This story probably begins in antiquity, but for the sake of reasonableness, let’s begin with Malthus in 1798.
He established the concept of a Malthusian catastrophe which would reduce the population to a lower, more sustainable level. Essentially, he proposed that increased population would result in famine.
Another more recent example has been the predictions that the world would run out of oil. In the 1920s, the U.S. Department of Interior predicted the U.S. would run out of oil in a few decades.
This idea was repeated on several occasions culminating in Hubbert’s curve, which firmly established the concept of Peak Oil in people’s minds, where the Peak would happen soon, where the world would have already consumed half of all the available oil in the world. From this point forward, the world would be on the down slope of Hubbert’s curve with the price of oil skyrocketing as oil supplies were depleted.
Once again, the doomsayers were frustrated by the demise of yet another malthusian concept when fracking established that there were huge new supplies of oil in shale formations around the world.
Peak oil is dead, at least for this century, but other concepts of doom emerged during the second half of the twentieth century.
Next in line was Paul Ehrlich, who predicted, in his book The Population Bomb, published in 1968, that hundreds of millions of people would starve to death in the 1980s.
This, too, didn’t happen.
The introduction to The Population Bomb said:
“Overpopulation is now the dominant problem in all our personal, national, and International planning.”
Then along came the threat of a new ice age in the 1970s.
Time magazine’s comments about that threat, said:
“Extreme weather events were hyped as signs of the coming apocalypse and man-made pollution was blamed as the cause. Environmental extremists called for everything from outlawing the internal combustion engine to communist style population controls.”
There were over 100 articles during the 1970s on the looming new ice age from the then respected media, such as the NY Times, Chicago Tribune, Science News, the Canberra Press and the Telegraph.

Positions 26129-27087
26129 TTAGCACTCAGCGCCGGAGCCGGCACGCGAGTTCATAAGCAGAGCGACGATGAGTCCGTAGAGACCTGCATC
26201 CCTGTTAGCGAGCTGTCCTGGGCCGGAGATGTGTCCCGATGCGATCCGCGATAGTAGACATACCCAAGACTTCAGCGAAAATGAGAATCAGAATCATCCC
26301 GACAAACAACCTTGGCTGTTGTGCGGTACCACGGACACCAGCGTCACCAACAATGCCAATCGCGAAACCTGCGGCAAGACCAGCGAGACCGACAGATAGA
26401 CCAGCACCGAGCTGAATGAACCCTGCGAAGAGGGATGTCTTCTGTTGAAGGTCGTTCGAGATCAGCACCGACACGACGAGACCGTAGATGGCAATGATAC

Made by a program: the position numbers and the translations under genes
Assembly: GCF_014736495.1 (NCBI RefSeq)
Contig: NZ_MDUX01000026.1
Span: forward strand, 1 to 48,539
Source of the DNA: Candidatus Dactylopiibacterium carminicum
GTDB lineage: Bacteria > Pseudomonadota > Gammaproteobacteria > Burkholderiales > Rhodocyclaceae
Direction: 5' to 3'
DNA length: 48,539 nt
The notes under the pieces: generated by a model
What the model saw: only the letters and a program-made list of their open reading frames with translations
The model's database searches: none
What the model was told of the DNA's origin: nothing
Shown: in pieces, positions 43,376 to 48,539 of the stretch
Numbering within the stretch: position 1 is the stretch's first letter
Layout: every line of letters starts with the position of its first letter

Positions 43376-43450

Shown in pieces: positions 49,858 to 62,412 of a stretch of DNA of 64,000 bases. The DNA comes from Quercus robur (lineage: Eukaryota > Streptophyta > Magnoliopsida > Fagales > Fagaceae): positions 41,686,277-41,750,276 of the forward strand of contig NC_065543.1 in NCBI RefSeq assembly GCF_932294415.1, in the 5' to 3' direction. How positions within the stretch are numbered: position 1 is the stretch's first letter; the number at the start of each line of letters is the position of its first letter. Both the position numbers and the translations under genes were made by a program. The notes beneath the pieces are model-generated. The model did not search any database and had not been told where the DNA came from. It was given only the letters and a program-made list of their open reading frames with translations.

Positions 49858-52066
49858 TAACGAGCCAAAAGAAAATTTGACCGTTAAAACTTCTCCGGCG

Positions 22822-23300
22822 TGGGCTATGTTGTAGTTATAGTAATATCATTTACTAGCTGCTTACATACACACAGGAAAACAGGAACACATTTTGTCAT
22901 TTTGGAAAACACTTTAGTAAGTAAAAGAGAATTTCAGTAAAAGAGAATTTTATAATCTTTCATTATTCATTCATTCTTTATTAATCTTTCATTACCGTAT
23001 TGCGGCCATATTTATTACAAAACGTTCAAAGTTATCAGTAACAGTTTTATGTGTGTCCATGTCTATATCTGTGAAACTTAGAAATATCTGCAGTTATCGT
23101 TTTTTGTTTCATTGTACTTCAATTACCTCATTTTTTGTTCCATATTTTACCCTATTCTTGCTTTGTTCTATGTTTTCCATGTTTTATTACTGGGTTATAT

Here is a particularly relevant article, as it could have been written today about climate change.
Then there was the Club of Rome that published the Limits to Growth in 1972.
Once again, the rise in population would outstrip the world’s resources. And, once again, the world grew and grew, and continues to grow, without outstripping resources.
Limits to Growth? Wrong again.
Then the threat of a new ice age evolved into the threat of global warming caused by CO2.
When the pseudo science became obvious, the global warming threat morphed into climate change.
Now Climate Change is losing its luster, and the doomsayers need a new threat.
Right on cue came Ocean Acidification.
Ocean Acidification is aptly named because it creates fear, even though the oceans are basic and can never become acidic. It could have been referred to as the oceans becoming less basic, but this wouldn’t create the sense of doom needed to replace climate change as a threat to mankind.
Not so amazingly, many people have jumped onto this new bandwagon.
It will take time and effort to sort through the science, but already there have been papers discrediting the new Ocean Acidification threat. See, Ocean Acidification is a Ploy to Scare People, including the comments, some of which disagree with the article.
But why do people so readily accept all these threats promulgated by the doomsayers?
And what are the motivations of the doomsayers? Are they merely concerned about your wellbeing?
One would think that, by now, people would ask a lot of questions to see whether the threat is real before jumping onto the bandwagon, whether it be fear of population growth, fear of running out of oil, fear of a new ice age, fear of running out of resources, fear of global warming, fear of climate change or fear of ocean acidification.
The book Nothing to Fear addresses the CO2 hypothesis and many of the related energy issues.
There really is nothing to fear.
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Nothing to Fear is available from Amazon and some independent book sellers.
Link to Amazon: http://amzn.to/1miBhXy
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